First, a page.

A confluence of social and economic factors have driven outsized returns for multifamily investors

| Article

NCREIF apartment returns of 3.9 percent in the second quarter exceeded all sectors with the exception of industrial real estate, which saw a shift from brick-and-mortar to online shopping that has reverted back to the prepandemic trend (Exhibit 1). The apartment sector has now returned 24.4 percent over the trailing 12-month period (Exhibit 2). Appreciation accounted for 76 percent and 82 percent of apartment returns in the quarter and over the trailing year, respectively. Net operating-income growth has been the predominant driver of appreciation over the past year, while capitalization rates started the 12-month period at 4 percent, fell to a decades-long low of 3.8 percent at year end, and expanded to 4.3 percent in the second quarter, according to Green Street.

Apartment returns in the second quarter exceeded all sectors with the exception of industrial real estate, which reverted to its pre-pandemic trend.
Apartment returns saw gains across all quartiles in the last year, with the highest performing percentiles seeing returns increase by around 35%.

Average rental increases have outpaced broader inflation. The average apartment in the United States rented for $1,367 per month in June 2022, according to Apartment List, up 14 percent over the prior year and 24 percent over the prior 24 months.

Broadly, the cost of rental housing increased due to factors that include the following:

  1. Accelerated new household formation, which grew at the highest sustained rate in 50 years
  2. Lower home ownership rates (from 67.9 percent in 2020 to 65.4 percent in first quarter 2022), driven by rapid home price appreciation
  3. Higher replacement costs and limited new unit growth due to input cost inflation and supply constraints
  4. Greater ability to pay by employed people who have migrated to lower-cost cities
  5. Low supply elasticity in real estate

Supply inelasticity is a significant driver of rental-price growth. Migration from large, supply-constrained cities such as New York City has not led to falling rental prices, as demand consistently exceeds supply. Meanwhile, migration to less supply-constrained cities such as Phoenix (as well as to various suburbs and exurbs) has overwhelmed those markets’ ability to rapidly add supply, driving prices up substantially.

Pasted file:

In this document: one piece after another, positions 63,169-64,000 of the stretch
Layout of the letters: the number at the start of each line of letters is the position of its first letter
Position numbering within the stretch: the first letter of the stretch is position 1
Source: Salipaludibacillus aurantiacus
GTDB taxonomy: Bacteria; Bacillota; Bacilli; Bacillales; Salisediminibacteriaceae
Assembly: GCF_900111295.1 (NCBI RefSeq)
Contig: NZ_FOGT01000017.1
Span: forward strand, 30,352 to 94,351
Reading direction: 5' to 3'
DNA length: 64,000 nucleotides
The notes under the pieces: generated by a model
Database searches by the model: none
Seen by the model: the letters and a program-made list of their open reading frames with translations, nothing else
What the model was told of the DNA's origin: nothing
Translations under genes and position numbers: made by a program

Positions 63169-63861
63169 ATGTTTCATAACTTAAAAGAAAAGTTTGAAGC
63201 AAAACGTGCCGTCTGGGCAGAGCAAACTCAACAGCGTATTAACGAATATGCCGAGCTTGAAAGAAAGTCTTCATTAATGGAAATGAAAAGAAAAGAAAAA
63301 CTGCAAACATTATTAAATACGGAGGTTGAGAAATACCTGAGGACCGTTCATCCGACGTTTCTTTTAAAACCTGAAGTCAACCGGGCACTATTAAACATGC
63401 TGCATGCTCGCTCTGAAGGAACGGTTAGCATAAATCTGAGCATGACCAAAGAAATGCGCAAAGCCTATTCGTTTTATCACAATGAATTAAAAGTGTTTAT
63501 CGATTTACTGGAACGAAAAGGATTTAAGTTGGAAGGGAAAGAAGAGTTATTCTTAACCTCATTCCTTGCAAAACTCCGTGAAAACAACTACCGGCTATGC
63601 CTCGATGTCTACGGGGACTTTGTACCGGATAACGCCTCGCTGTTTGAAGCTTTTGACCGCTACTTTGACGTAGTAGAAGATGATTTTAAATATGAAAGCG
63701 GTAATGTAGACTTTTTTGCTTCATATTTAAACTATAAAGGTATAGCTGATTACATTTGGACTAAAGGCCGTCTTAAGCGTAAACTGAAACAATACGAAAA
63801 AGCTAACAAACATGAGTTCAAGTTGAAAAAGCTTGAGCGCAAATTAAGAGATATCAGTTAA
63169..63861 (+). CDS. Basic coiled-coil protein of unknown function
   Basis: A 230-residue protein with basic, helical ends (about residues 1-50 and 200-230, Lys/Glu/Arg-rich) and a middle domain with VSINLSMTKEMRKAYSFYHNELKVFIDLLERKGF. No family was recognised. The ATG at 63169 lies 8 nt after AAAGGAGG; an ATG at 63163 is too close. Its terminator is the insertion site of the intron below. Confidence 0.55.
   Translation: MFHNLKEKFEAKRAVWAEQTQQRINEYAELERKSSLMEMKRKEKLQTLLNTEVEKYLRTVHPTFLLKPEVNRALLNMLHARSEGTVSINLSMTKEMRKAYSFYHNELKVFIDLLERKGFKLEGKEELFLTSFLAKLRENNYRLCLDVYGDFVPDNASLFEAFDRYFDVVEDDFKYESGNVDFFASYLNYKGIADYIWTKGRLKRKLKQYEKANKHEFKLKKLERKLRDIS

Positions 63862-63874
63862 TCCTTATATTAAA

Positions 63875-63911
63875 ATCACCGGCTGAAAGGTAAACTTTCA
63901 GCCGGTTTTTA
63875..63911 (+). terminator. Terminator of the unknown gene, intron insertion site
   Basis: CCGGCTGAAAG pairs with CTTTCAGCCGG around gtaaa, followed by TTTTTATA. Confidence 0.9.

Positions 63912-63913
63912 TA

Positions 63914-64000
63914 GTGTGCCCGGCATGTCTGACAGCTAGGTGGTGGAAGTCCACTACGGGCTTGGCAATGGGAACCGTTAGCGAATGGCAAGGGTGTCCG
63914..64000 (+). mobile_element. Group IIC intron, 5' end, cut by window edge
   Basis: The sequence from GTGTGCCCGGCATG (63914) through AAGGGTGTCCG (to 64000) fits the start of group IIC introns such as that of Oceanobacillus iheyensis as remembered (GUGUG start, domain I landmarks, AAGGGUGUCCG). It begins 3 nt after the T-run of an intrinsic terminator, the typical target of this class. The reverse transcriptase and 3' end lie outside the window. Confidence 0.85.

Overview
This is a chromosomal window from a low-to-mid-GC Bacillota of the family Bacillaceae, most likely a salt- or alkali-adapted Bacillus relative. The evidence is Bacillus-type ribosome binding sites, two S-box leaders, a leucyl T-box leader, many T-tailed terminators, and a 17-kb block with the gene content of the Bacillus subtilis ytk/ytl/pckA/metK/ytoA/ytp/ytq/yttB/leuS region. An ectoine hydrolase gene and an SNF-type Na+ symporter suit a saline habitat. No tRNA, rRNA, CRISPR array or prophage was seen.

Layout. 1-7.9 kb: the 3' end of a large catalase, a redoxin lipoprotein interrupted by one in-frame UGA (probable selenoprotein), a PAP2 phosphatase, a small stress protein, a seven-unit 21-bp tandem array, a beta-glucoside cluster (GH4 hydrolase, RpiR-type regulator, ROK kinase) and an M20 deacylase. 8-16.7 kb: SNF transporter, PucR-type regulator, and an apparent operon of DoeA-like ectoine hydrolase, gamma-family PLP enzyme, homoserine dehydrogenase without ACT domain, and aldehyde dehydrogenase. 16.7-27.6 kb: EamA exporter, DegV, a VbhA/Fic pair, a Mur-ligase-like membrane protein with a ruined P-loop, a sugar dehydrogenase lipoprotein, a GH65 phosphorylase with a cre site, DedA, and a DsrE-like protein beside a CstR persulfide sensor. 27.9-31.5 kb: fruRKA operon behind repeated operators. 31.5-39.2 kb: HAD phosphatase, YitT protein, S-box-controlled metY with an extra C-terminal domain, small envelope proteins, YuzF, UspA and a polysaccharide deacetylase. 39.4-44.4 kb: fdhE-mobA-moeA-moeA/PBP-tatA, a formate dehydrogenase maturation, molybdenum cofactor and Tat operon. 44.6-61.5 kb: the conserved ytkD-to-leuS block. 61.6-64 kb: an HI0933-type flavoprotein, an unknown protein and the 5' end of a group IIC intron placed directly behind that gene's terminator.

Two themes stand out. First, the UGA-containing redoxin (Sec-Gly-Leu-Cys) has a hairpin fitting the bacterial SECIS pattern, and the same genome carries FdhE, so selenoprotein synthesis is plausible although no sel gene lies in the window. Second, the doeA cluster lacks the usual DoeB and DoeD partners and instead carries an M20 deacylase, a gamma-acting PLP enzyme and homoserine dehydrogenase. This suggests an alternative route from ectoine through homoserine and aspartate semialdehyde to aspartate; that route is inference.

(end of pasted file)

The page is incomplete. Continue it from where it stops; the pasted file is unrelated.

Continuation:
Multifamily residential-investment performance reflects both intra- and inter-MSA (metropolitan statistical area) migration patterns. Garden-style apartments, typically found in suburbs and exurbs, have been the highest-performing apartment type over the past year, returning 32.8 percent. The highest-performing regions were the Southeast (36.5 percent), Mountain (35.6 percent), and the Southwest (27.4 percent), all relatively low-cost regions experiencing inflows. In ten of the largest 15 metros where population growth decelerated from July 2020 through July 2021, rents rose in line with broader inflation. In the five major metros where population growth increased during the pandemic, rent rose by more than 25 percent.

Near-term upward pressure on rents may further damage affordability. The 30-year mortgage rate rose above 5 percent in July 2022—the highest since 2009, according to the US Federal Reserve. Mortgage applications are down by 32 percent from their first quarter 2021 peak, per ATTOM. Meanwhile, amid inflation, landlords may attempt to maintain margins through higher rents. Returns for investors, however, may be tempered by further expansion in cap rates, should the Federal Open Market Committee’s projections (3.8 percent federal funds rate target by year-end) manifest, and the historical correlation between government debt yield and cap rates hold.

Explore a career with us